|In the production studio:
Computer with CD-ROM drive
Image processing software
|In the theater
1. At least three dissolve-pair slide projectors in L-C-R array
|2. Dissolving horizon panorama and/or all-sky projector system|
|3. Planetarium star projector|
With nearly 300 images to show, The Voyager Encounters is a visually complex show; it requires a well-equipped planetarium theater to present. We've provided this page to help you determine if your planetarium has the necessary equipment to present The Voyager Encounters.
The show soundtrack is recorded on CD, so you'll need a CD player to play the disc, even if it's just to copy the audio to another medium, such as multi-track tape or hard drive.
The show's still images are recorded on data CD, so you'll need the resources (computer, image processing software, output devices) to transform the digital images into whatever form your theater uses to project. For classic (slide-projector-based) planetaria, that will mean making 35mm slides.
This is a screen format familiar to long-time Loch Ness Productions customers.
Many of the scenes in our shows are illustrated with three images, which are introduced in sequential order: Left, then Center, then Right. After all three are up, they often "wipe" off in the same order.
There are several instances — Jupiter, for example — wherein we build a Left-Center-Right montage, and all three screens dissolve to false-color versions of the same images. A 6-image sequence recreates a "movie" of the Saturn ring spokes, which calls for critical alignment.
We say "at least three" dissolve screens, but the more, the merrier. There are several points in the show where you may wish to make a whole-dome montage of images.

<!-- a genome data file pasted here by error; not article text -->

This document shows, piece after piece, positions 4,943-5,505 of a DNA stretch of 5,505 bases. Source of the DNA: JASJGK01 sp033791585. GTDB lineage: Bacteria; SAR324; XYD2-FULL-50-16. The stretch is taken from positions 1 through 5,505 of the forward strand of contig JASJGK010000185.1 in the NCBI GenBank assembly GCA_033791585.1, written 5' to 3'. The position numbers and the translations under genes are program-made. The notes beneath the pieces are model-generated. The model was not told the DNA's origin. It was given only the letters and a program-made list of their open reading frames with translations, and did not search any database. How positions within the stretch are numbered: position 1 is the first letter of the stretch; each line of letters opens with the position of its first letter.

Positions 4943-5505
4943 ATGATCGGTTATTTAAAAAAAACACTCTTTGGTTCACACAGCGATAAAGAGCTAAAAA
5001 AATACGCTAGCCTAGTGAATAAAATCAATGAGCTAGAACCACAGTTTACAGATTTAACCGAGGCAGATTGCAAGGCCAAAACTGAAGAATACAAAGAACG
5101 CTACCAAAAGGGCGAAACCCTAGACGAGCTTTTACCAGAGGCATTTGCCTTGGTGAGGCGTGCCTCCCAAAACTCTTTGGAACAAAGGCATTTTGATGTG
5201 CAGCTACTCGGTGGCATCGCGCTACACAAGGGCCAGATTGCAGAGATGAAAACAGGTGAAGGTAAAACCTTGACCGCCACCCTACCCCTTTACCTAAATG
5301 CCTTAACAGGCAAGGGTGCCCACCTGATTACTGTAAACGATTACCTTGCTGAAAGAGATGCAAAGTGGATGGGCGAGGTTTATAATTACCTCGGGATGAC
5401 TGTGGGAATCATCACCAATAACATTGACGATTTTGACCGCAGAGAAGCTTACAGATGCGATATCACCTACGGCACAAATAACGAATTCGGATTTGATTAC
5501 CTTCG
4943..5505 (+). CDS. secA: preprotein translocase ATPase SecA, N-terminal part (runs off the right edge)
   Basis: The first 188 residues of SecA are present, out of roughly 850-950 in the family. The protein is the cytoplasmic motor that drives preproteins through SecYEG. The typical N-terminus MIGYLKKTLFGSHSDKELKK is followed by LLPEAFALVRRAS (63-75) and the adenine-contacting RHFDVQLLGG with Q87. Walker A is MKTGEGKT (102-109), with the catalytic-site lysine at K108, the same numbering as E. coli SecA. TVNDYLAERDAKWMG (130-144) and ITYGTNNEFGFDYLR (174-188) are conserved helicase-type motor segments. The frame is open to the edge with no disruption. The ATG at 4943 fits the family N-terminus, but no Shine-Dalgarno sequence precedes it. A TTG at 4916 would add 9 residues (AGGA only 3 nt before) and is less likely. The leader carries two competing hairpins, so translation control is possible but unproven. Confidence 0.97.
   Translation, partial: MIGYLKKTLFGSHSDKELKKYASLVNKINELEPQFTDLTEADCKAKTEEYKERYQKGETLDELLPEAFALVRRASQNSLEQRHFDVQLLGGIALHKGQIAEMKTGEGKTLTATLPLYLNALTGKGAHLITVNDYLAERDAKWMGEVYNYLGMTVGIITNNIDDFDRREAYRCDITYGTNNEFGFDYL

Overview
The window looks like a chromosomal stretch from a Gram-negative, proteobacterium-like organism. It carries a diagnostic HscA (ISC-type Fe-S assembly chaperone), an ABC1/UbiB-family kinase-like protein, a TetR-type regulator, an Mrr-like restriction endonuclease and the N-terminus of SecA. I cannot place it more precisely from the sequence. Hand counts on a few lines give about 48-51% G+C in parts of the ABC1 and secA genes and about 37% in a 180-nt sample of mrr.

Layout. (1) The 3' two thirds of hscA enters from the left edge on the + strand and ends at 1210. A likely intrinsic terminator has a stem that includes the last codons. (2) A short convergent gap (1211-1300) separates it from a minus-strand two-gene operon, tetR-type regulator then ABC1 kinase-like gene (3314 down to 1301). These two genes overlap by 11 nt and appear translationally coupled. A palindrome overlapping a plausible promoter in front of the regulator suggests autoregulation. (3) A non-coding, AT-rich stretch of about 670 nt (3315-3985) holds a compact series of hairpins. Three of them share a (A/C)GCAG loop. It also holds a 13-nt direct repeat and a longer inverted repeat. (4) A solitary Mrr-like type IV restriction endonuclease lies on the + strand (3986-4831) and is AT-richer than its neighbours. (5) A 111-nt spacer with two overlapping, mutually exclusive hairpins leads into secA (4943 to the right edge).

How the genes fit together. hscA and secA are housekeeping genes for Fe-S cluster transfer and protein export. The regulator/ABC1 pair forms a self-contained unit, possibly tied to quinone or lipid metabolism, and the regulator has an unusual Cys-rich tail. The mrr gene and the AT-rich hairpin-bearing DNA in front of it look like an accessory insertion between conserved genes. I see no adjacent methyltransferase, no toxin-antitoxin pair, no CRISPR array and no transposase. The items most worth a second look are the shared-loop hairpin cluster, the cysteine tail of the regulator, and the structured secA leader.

A scrim of a Voyager histogram is designed to fit around a dissolve pair screen, so it will need a larger-than-dissolver lens on it.
There aren't too many multi-panel images in the show — Voyager didn't land on any planets, so it didn't provide any horizon panoramas. However, we did create a 360° Saturn panorama, from a perspective within the ring plane. So you'll need that calibrated set of projectors which project on the horizon, commonly known as a panorama system. (In the digital age, what may be a 3-panel pan in one theater may be a 2- or 4-panel pan in another, or a pan can be remapped to an all-sky.)
As you know, individual slide frames are in a 3:2 ratio. The other two multi-panel images in the show are in a 9:2 format ratio — what might otherwise be called "3-panel partial pans". These are intended to span approximately 90 degrees.
All this is in addition to the dissolvers, which project up in the sky, of course. They'll handle the bulk of the show's imagery.
Several of the single-frame images are chords of planets and moons, designed for projection on the horizon. Using dedicated projector with an anamorphic or wide-angle lens to stretch the chord images can work well for this purpose too.
The Voyager Encounters uses the planetarium star projector primarily for its starfield, when depicting space scenes. When we're not depicting space scenes — quite often, actually — we recommend fading stars out. The starfield shouldn't be generic wallpaper throughout the show.
Pointer cues indicate Canopus and Rigel Kentaurus, guide stars for Voyager's star trackers.
While non-moving slides can illustrate the scenes, the show will benefit from having Voyager flying, planets zooming, etc. We provide 3 different Voyager craft images, in two sizes each, and expect you to use the ones that look the best in your theater.
We use no moving video with the show, intentionally. This is a program designed for the pacing of still imagery. The visual style of the show is non-dynamic slides. To have inserted just one or two video clips would have been very jarring and out-of-context with the remainder of the show. In other words, why would there be only one or two scenes that feature full motion animation, when the rest of the show doesn't have any?